I would first like to thank the High Representative for the briefing that he has just given us and to assure him of the support of France. I would also like to welcome Mr. Radmanović, Chairman of the Presidency of Bosnia and Herzegovina.
A few days ago, the 27 Ministers for Foreign Affairs of the European Union decided to lift the shortstay visa obligation for citizens of Bosnia and Herzegovina. That is significant progress — first of all, for the citizens of Bosnia and Herzegovina, who will now be able to travel more easily within Europe. But this also means progress for political leaders, who can see with this decision of the European Union the specific results of their efforts. This decision also shows to what extent the unity of the leaders of Bosnia and Herzegovina in working towards a shared objective can produce results. The European Union long ago specified the conditions that needed to be met and, indeed, once those conditions were met, the Union honoured its commitments.
However, we regret that progress expected in other areas has not been forthcoming. Thus, absent an agreement between the two entities dealing with the issue of the redistribution of defence property, the first annual programme of the plan of action for accession to NATO could not begin last September. Bosnia and Herzegovina will be given a new opportunity to launch that programme next September.
The High Representative has unfortunately referred to several difficulties and internal conflicts in his last report (See S/2010/575), and we can only subscribe to his analyses. Gone is the time when the international community took decisions in place of the leaders of countries. Let us recall that, 10 years ago in Zagreb, the European Union sought a European perspective for all countries in the region. These prospects gradually took shape in stages, road maps and criteria. One by one, all countries of the region have seized this opportunity and is preparing, each at its own pace, to one day become a full member of the European family. The Sarajevo summit held in June confirmed the European Union’s commitment to that process. At the same time, the European Union is helping to stabilize Bosnia and Herzegovina with the European Union Force Althea.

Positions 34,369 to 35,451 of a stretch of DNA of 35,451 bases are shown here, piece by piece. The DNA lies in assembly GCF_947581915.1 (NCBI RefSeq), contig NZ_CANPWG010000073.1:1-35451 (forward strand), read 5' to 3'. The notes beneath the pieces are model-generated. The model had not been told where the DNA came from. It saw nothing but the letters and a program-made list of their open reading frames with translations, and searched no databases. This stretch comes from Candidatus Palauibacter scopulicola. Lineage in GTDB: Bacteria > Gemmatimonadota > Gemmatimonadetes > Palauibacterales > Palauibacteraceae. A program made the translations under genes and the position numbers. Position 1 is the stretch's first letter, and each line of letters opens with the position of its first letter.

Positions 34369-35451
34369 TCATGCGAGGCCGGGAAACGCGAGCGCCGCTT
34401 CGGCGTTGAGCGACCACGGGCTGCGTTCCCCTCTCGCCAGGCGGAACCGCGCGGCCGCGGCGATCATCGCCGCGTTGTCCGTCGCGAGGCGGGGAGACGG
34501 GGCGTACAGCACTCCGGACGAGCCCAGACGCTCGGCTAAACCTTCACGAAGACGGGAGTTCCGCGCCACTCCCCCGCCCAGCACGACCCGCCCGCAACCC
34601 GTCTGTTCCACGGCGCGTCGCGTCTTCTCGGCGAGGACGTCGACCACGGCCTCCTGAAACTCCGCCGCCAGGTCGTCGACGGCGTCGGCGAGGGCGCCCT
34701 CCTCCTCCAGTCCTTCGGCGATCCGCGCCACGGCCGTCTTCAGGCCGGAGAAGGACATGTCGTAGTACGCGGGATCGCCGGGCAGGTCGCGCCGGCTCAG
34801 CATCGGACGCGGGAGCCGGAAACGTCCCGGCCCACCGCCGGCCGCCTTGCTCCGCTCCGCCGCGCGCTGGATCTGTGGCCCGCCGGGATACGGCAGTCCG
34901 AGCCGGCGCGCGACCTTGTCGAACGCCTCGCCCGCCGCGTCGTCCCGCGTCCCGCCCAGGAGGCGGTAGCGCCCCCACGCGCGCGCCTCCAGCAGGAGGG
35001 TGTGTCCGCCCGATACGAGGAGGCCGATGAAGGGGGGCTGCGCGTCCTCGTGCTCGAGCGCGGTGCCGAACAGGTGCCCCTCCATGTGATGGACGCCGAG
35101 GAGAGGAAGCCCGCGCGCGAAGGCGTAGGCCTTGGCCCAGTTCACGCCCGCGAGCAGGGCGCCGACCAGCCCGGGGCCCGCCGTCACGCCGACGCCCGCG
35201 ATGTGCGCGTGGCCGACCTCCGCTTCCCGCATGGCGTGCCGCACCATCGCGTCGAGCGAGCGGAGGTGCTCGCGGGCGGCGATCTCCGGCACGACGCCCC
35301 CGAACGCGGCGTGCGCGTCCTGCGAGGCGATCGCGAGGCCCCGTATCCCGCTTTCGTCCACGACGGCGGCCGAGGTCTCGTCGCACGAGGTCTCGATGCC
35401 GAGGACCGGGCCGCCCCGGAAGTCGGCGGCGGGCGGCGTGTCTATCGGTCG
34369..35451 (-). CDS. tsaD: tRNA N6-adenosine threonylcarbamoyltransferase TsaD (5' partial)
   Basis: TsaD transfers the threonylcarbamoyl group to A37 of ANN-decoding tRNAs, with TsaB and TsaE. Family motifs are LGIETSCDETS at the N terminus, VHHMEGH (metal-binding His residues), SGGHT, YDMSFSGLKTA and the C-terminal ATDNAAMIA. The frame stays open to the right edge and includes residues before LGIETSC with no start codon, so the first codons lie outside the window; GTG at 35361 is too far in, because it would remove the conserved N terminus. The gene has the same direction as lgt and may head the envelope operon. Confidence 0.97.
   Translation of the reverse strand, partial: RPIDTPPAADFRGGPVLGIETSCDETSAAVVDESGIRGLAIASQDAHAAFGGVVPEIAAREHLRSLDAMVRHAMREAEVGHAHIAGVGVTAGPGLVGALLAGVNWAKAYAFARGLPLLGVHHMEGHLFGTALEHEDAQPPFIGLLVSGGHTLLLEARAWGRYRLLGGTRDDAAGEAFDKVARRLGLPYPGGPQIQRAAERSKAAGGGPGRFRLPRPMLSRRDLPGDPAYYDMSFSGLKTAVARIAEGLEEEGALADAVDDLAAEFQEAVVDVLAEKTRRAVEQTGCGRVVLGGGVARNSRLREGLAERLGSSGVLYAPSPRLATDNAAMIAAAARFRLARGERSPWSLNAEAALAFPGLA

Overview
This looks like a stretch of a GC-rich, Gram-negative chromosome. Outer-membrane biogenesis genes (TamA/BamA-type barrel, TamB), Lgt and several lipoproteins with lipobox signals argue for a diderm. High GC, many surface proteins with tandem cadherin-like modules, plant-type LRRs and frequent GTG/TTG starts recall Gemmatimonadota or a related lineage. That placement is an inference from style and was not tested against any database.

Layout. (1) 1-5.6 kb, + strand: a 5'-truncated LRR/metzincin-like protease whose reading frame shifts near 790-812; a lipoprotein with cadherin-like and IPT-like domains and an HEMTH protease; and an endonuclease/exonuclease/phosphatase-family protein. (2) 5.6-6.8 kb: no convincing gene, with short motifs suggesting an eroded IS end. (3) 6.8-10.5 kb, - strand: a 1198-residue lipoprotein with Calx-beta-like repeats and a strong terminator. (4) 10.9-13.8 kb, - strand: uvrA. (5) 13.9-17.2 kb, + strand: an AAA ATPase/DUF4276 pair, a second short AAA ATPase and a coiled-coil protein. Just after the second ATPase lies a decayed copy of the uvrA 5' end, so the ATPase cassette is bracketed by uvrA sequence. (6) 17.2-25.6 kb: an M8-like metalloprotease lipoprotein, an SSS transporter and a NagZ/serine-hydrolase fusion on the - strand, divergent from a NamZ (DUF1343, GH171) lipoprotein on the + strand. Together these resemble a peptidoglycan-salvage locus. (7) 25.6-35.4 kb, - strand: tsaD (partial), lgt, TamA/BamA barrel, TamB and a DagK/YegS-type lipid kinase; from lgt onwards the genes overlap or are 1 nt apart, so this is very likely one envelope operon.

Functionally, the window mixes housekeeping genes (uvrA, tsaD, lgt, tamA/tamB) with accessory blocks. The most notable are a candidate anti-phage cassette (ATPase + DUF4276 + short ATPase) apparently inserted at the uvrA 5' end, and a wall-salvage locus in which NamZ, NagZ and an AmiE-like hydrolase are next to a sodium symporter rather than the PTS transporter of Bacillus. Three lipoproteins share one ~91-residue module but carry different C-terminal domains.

For 10 years, the international community has supported the Bosnian authorities and helped them to build institutions capable of running the country. Objectives and conditions have been laid out to provide for a transition that will allow the Bosnian authorities to decide their own future by themselves. The international community will remain present in the form of a strengthened Special Representative of the European Union who will replace the High Representative. However, instead of taking advantage of these opportunities, the leaders of the country, in particular those of the Republika Srpska, as noted by Mr. Inzko in his briefing, have been amplifying their criticism of the international community that has steadfastly supported the country for so many years.
With legislative elections approaching, recent months saw an increase in public statements around the country that are unacceptable in a country that is a member of this Council and would like to become a member of the European Union and NATO. We urge leaders to form a Government as soon as possible following the elections of 3 October. The electoral campaign should now come to a close and allow the work suspended for this period to continue.
We welcome actions undertaken recently in the region, such as the adoption by the Serbian Parliament last spring of a resolution condemning the Srebrenica massacre, showing that dialogue and reconciliation have their place in the Balkans and that the regional cooperation so dearly sought by the European Union is not in vain. Once again, we call on the Bosnian leaders to put into practice these initiatives at the national level and finally to harness a positive momentum that would confirm the European perspective of Bosnia and Herzegovina.
The future of the country depends on its leaders, particularly those who have just received mandates from their citizens. Today, it is up to them to demonstrate courage and determination in solving their problems.